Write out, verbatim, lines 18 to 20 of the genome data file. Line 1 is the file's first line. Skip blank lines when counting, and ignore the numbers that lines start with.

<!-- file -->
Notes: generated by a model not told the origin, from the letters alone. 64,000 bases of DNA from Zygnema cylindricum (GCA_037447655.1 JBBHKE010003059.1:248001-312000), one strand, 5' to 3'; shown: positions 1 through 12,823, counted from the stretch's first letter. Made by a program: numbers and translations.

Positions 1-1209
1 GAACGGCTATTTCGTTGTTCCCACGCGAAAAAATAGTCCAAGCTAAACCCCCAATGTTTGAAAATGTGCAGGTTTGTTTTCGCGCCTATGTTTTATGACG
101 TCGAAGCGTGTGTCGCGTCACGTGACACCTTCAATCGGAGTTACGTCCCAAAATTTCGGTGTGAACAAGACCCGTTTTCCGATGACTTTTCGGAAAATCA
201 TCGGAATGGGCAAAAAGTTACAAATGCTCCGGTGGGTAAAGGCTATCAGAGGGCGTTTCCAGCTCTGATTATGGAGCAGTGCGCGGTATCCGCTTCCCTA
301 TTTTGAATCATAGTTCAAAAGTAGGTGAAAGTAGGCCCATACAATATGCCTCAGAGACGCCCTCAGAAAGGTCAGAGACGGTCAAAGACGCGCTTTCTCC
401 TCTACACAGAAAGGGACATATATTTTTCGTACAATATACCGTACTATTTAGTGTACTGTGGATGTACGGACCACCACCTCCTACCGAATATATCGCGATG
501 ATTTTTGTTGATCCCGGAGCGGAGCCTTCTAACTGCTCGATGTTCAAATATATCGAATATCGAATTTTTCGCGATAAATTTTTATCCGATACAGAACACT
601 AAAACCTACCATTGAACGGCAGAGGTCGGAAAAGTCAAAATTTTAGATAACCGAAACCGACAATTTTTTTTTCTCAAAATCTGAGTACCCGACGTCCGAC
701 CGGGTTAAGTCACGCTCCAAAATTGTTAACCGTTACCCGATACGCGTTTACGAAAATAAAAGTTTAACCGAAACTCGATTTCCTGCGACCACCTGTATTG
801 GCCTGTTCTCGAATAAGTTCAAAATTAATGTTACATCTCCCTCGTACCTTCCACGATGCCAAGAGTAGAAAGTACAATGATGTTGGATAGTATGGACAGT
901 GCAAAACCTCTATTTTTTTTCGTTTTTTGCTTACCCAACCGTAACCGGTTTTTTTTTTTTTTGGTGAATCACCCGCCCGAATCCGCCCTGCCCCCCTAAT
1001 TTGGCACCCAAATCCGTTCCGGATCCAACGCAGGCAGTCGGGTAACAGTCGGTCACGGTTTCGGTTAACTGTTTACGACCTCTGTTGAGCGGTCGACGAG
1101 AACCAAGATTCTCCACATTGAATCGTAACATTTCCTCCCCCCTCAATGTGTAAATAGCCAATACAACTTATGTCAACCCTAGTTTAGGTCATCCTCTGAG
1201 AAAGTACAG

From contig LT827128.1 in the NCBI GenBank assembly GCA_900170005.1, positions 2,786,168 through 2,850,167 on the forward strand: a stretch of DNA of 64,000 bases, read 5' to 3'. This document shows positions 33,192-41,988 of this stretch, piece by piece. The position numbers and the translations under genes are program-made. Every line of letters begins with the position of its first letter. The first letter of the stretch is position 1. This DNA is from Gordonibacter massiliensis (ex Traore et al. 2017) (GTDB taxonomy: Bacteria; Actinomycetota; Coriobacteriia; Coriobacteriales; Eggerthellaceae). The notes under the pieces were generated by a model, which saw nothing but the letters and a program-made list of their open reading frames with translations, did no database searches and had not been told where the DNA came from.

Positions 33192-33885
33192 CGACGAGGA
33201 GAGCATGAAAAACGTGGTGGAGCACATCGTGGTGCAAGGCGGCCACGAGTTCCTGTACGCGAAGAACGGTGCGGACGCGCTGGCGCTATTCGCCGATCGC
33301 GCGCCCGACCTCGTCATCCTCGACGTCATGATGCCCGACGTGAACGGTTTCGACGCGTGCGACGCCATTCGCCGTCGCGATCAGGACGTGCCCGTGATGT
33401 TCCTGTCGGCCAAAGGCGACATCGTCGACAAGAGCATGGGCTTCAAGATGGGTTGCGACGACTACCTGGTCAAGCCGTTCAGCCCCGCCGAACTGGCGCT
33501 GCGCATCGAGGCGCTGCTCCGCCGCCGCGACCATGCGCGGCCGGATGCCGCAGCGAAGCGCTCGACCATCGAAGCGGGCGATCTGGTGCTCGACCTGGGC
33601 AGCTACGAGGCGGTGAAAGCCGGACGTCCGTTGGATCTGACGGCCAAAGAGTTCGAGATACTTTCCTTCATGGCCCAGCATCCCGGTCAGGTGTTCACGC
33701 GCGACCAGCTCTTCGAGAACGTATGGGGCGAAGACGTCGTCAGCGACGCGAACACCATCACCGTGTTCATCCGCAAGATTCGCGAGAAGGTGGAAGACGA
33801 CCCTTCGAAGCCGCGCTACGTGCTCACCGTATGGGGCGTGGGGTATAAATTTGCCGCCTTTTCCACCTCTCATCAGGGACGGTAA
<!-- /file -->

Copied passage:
33192 CGACGAGGA
33201 GAGCATGAAAAACGTGGTGGAGCACATCGTGGTGCAAGGCGGCCACGAGTTCCTGTACGCGAAGAACGGTGCGGACGCGCTGGCGCTATTCGCCGATCGC
33301 GCGCCCGACCTCGTCATCCTCGACGTCATGATGCCCGACGTGAACGGTTTCGACGCGTGCGACGCCATTCGCCGTCGCGATCAGGACGTGCCCGTGATGT